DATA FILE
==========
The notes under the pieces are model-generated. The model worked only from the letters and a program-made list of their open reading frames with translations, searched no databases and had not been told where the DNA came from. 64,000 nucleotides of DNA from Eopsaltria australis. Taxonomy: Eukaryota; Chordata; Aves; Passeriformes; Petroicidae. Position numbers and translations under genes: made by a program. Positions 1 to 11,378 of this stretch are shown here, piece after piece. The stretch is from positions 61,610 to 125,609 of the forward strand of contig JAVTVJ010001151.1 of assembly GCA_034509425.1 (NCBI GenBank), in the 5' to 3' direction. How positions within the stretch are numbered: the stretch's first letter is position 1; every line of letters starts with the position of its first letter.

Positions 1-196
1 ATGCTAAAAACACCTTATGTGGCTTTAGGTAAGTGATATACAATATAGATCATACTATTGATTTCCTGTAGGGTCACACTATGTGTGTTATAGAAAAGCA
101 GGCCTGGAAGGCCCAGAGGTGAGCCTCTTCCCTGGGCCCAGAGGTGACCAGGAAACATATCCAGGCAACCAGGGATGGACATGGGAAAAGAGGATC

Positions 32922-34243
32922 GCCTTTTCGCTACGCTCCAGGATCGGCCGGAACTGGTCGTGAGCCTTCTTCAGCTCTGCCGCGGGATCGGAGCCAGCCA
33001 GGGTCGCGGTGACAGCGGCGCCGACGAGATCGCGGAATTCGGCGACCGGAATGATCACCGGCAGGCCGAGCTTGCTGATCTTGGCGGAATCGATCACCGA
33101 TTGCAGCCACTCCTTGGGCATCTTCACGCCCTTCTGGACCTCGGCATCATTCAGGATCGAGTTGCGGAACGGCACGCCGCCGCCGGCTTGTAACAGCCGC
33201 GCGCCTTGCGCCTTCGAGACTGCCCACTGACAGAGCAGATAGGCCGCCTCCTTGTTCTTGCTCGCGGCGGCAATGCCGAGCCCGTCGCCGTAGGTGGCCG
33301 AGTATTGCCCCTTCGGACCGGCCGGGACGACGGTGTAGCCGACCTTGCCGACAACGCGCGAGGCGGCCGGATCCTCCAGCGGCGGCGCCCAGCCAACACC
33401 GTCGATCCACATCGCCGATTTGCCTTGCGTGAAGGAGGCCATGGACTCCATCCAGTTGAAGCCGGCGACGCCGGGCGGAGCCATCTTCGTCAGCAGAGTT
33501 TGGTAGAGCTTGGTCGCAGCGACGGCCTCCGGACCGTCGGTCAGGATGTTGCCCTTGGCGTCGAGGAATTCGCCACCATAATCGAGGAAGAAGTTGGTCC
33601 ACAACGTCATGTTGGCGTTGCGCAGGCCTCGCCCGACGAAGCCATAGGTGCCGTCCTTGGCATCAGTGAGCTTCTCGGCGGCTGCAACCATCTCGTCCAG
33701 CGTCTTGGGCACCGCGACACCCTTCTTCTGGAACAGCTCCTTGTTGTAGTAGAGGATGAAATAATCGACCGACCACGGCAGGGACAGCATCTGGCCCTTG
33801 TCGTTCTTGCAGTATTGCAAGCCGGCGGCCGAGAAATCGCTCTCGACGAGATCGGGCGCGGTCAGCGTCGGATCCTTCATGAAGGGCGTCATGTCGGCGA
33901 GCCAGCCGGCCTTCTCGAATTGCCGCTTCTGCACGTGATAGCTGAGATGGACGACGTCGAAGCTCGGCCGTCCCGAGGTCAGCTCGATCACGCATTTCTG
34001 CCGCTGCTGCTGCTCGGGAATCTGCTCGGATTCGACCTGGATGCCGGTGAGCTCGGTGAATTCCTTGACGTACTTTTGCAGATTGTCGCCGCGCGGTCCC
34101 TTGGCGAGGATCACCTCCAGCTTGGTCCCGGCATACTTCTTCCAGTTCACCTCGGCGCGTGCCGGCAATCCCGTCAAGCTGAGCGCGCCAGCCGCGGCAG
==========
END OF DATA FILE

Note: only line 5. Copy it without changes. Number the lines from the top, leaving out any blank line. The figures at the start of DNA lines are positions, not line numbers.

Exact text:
Positions 32922-34243